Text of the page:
How much do you talk about politics and the presidential election with your school-aged children?
Allison and I are pretty "free range" when it comes to this. That's partly because we often disagree about issues or candidates. We both have the same big picture goals for our society and our family, but we differ on how to get there. One of us is more of a flaming liberal who is soft on terrorism and wants to pay higher takes; the other wants to give tax breaks to Exxon-Mobil and defend gun rights in the pro-American parts of America. Whatever.
We do not, however, use the kids as human shields in our political discussions. We want them to form their own decisions, which -- let's face it -- means backing the candidates who their friends support.
The other night I was driving 6th-grader Caroline to the YMCA and I asked her if she had heard the humorous nickname for Sarah Palin -- Caribou Barbie.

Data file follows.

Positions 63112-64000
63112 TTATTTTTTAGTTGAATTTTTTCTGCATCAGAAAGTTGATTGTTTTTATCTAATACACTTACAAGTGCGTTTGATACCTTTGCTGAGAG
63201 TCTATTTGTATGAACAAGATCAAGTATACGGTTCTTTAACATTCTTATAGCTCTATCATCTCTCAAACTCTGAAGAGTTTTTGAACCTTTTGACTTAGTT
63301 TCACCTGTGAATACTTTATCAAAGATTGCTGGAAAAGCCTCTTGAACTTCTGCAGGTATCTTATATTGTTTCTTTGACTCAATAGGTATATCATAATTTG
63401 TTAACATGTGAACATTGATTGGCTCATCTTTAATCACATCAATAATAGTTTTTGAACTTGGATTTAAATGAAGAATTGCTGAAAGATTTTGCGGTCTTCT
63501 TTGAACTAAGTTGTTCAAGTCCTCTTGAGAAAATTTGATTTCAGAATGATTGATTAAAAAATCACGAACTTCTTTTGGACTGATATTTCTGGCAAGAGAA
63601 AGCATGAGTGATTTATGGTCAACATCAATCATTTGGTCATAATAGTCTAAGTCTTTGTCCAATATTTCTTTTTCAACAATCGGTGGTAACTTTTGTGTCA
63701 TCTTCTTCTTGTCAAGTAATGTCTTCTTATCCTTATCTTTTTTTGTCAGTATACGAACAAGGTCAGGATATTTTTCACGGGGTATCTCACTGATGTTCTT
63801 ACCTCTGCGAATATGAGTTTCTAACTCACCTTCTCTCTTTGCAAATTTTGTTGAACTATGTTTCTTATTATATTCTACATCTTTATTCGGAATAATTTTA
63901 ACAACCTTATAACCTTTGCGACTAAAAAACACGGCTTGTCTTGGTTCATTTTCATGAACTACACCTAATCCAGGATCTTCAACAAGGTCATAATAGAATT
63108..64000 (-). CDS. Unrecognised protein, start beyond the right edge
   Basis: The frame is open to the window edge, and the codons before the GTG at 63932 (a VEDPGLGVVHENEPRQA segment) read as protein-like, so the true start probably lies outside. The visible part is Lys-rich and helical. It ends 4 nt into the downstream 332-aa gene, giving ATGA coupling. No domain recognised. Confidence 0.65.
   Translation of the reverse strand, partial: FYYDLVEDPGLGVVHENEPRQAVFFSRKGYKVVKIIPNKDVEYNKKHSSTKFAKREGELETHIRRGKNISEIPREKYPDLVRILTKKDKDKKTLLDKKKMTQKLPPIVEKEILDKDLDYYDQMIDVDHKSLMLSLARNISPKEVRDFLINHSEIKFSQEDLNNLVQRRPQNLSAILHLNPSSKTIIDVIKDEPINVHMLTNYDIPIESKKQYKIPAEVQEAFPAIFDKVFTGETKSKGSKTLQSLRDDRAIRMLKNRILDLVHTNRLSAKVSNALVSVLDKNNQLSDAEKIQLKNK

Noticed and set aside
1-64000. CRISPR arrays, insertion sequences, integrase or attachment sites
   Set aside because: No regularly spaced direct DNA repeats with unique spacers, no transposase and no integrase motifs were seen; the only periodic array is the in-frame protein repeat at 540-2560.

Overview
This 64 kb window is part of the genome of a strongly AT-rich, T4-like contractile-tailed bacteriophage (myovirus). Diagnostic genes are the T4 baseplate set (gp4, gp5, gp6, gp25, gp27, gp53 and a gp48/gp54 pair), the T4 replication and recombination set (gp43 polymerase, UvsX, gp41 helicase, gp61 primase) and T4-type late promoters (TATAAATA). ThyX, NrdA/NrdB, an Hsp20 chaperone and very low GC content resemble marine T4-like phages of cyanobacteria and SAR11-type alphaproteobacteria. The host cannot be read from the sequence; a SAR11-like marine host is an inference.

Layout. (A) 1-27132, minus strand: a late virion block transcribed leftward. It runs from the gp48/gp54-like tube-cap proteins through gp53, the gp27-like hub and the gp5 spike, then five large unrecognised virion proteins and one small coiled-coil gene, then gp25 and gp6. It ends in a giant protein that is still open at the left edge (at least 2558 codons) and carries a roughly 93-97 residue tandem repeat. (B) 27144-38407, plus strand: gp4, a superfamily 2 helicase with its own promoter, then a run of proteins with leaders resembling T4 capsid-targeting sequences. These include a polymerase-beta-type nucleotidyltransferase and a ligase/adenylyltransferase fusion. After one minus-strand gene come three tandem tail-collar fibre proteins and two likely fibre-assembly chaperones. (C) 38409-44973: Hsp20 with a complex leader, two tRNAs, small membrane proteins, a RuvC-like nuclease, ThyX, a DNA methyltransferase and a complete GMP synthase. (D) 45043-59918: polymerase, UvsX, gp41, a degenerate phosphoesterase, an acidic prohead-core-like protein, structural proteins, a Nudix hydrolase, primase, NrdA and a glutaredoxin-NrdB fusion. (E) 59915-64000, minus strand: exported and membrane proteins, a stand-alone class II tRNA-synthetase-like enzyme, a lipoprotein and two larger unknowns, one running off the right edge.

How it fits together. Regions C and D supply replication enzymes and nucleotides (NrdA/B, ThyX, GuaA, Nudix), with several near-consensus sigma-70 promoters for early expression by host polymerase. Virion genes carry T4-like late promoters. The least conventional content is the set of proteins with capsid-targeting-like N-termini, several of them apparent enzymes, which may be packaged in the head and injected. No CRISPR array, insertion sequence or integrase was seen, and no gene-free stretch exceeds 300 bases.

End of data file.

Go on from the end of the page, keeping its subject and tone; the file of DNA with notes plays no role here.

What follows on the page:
Yes, she said she heard it on "Saturday Night Live." She had already gone online and watched the Palin opening from SNL the night before.
At Nickelodeon.com, more than 2,000 young people cast a vote for president, and Barack Obama edged John McCain, 51 to 49 percent.
Nearly 250,000 youngsters voted in Scholastic News' election poll. Their voters chose Obama by 57 to 39 percent.
I haven't polled our kids yet, but I know at least two are leaning toward McCain.
"I like his ideas," our 9-year-old boy said recently.